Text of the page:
An interview with author Richard Behrens about Lizzie Borden, Girl Detective
How did you first come up with the concept of Lizzie Borden being a girl detective?
I happened to order a few old Nancy Drew books over EBay. My intention was to read them for fun since my sister had all of them when I was growing up and I had read several when I was in grade school. Reading as an adult, I now find them so breezy and a lot of fun, but I was surprised how much sinister stuff was in them. The older 1930s Nancy Drew smoked and actually carried a gun. This opened up the possibilities of an alternative vision of a girl detective, one drawing on the Nancy Drew model but with larger dimensions. So I decided to sketch out a spoof of the genre, just for fun.
I made up a girl detective living in the 1930s. Her father is a big attorney in town and she has a kooky house maid and sidekick pal from school, etc. But when I wrote a few pages and read it back, it seemed too much like the original, like I couldn’t spoof it because it already had that comic edge to it. The only thing I could do to make it funnier was to place it in another century.
I toyed around with a few time periods. For a while I wanted to do London during the time of Queen Elizabeth, so the girl detective could be the illegitimate daughter of the Earl of Southampton and have access to people like Shakespeare and solve the death of Christopher Marlowe. But I admit I got lazy and felt it would involve too much research.
I had already been reading about Lizzie Borden and visiting the Bed & Breakfast and all that Fall River stuff was fresh in my mind. So I sketched out a girl detective in New England during the 1890s. She can solve the Borden murders, I joked.
Then it hit me like a thunderbolt. Why not make her Lizzie Borden? After writing a few pages I had myself in stiches and I knew I had hit upon something with great entertainment value. The Borden Family turned out to be a better source of satire and drama than an Elizabethan theater company.
Did you have any hope at that point of getting it published?
I felt it had great commercial potential. The title alone made everyone crack up. But it was still a few years before books like Abraham Lincoln, Vampire Hunter and all those Jane Austen monster mash-ups so I wasn’t quite sure. Besides I had to write the stories first and see how they turned out. Fortunately, I had an offer from The Hatchet magazine, the journal of Lizzie Borden studies, to pursue this and had help from a few people who knew a lot about the historical Bordens. Talking to them and visiting Fall River gave me a lot of inspiration. With the great encouragement of Stefani Koorey, I began publishing the stories in The Hatchet and its sister magazine The Literary Hatchet and felt content with that for a few years. The concept was still taking shape.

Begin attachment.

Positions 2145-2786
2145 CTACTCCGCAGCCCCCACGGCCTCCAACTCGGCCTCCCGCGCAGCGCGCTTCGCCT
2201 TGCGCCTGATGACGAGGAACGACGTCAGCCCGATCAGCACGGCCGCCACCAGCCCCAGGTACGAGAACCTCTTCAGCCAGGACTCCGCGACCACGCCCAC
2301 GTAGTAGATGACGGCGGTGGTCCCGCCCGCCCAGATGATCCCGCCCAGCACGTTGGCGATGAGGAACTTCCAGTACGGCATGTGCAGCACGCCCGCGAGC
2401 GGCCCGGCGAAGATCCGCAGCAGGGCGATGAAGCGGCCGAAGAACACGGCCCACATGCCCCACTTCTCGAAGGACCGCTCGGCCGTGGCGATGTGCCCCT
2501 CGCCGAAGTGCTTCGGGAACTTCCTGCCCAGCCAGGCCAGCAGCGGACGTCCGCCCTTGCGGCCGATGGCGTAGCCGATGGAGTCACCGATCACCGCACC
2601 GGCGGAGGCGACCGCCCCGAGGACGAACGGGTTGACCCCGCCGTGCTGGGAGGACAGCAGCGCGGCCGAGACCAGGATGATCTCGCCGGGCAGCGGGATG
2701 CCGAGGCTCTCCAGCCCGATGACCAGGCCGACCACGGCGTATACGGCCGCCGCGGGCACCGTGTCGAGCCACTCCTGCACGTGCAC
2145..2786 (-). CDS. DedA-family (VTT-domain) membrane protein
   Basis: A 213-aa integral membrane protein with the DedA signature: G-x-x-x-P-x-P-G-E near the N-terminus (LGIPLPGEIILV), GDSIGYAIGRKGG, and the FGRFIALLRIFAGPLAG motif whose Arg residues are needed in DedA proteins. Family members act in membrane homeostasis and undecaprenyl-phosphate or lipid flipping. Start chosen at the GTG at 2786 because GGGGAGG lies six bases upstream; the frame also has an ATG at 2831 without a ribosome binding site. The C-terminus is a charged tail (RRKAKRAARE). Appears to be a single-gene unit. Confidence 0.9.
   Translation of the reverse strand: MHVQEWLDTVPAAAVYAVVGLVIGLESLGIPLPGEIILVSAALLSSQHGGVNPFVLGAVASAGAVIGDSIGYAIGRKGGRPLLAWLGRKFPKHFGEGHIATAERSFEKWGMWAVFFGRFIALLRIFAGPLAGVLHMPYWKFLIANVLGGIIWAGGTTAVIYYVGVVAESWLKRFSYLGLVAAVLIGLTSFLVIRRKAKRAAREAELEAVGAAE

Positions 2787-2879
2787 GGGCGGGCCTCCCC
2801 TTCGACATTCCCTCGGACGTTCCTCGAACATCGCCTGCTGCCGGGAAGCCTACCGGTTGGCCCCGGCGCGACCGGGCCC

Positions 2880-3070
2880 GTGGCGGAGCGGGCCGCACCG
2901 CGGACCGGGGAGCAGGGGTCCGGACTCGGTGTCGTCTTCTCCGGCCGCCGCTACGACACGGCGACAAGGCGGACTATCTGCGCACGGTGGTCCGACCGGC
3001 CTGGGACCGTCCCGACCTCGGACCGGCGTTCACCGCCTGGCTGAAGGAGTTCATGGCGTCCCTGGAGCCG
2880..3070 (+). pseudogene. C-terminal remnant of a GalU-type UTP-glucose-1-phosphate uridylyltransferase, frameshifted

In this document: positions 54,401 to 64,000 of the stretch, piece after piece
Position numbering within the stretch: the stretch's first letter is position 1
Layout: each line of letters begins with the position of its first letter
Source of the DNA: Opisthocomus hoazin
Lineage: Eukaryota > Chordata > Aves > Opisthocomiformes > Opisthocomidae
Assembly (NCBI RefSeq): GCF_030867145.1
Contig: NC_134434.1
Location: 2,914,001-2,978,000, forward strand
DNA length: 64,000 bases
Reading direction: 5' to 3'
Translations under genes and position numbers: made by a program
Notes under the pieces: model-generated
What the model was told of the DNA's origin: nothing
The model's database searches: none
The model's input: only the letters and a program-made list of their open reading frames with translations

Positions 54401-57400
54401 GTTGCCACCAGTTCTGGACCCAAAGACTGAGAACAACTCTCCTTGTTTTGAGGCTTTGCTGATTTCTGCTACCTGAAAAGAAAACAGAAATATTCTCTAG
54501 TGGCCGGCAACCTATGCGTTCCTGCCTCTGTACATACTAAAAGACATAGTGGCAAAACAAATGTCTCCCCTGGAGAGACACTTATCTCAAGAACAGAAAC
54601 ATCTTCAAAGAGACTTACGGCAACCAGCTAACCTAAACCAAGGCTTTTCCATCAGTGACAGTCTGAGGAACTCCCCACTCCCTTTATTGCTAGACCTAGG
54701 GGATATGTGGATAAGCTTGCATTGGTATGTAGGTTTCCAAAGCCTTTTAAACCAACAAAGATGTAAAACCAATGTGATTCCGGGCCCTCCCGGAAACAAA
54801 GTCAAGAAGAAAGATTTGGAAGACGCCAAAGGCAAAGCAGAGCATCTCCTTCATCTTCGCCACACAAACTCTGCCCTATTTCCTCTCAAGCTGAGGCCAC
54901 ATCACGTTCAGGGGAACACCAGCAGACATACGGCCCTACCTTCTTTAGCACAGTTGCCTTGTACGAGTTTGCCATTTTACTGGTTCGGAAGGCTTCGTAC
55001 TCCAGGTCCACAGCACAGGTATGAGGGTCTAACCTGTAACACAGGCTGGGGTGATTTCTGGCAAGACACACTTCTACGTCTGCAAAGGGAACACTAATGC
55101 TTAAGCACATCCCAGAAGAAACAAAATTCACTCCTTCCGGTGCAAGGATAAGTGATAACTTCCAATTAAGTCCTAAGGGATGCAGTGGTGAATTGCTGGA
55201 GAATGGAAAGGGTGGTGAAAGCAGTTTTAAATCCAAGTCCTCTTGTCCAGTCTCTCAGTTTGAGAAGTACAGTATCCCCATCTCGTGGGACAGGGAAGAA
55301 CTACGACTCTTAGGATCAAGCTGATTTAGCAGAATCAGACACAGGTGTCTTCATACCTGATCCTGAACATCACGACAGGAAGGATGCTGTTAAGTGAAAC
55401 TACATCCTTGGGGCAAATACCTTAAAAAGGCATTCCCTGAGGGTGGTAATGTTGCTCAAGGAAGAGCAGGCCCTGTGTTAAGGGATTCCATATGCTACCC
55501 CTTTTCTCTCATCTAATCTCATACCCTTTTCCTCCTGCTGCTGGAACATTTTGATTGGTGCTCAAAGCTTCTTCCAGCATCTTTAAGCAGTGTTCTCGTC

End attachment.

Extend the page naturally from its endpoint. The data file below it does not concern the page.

What did you have to do to prepare for writing about Lizzie Borden?
I chatted up everyone I knew who had connections with Fall River or the historic house. I visited the Fall River Historical Society, studied as much Fall River history as I could, and read thousands of pages of primary source material including the murder hearings, the trial transcripts and the few books that could be historically trusted. Two of the best references are Lizzie Borden: Past and Present by Len Rebello and Parallel Lives by Michael Martins and Dennis Binette of the Fall River Historical Society. So many books out there are junk, especially the true crime paperbacks. The best book for an introductory experience is actually a graphic novel called The Borden Tragedy by Rick Geary. It’s accurate, extremely well drawn and scripted.
The challenge was that I wasn’t writing about the murders, but about a time period nearly twenty years earlier. I had to really get to know the 1870s as Lizzie and her family would have known it.
You eventually progressed from short stories to novels?
Yes, the first five short stories, two of them novellas really, were published by PearTree Press in 2010 and it brought to the end the first stage of my effort. The second stage, now that I had established the characters, the setting, and had hit upon an appropriate tone, was to enlarge the fictional universe. The Minuscule Monk was a sixth short story that had grown in scope to a full-length novel. I had been reading a lot about the Kansas-Missouri border wars and it seemed as if an extended flashback to another time and place was appropriate. Arthur Conan Doyle wrote two Sherlock Holmes stories that had extended flashbacks to the old West and Pennsylvania mining towns. For half of those novels, Holmes doesn’t’ even show up. I liked the idea of having all that back story.
Why did you start Nine Muses Books?
The scope of the project had grown to the point where I needed to dedicate myself entirely to the Girl Detective. The e-book market has grown exponentially in the past few years and the traditional relationship between writers, readers and publishers has completely changed. Putting out all this material in such a short time period is an experiment, one that I hope will reach new readers and keep them amused. It also encourages me to work harder on new material.
After The Minuscule Monk, what can we expect?
There’s more short stories coming. The next novel is called The Wilmarth Immovables and it has a lot to do with Shakespeare, patent medicine, and the origins of vaudeville.
The last question I have is the obvious one. Did Lizzie do it?
Well, that’s a question for the sixth novel! I do plan to cover that.
OK, fair enough. What about the real Lizzie Borden?
I have no idea. The more I studied the crime, the less obvious it seemed. Everyone has to make up their own minds.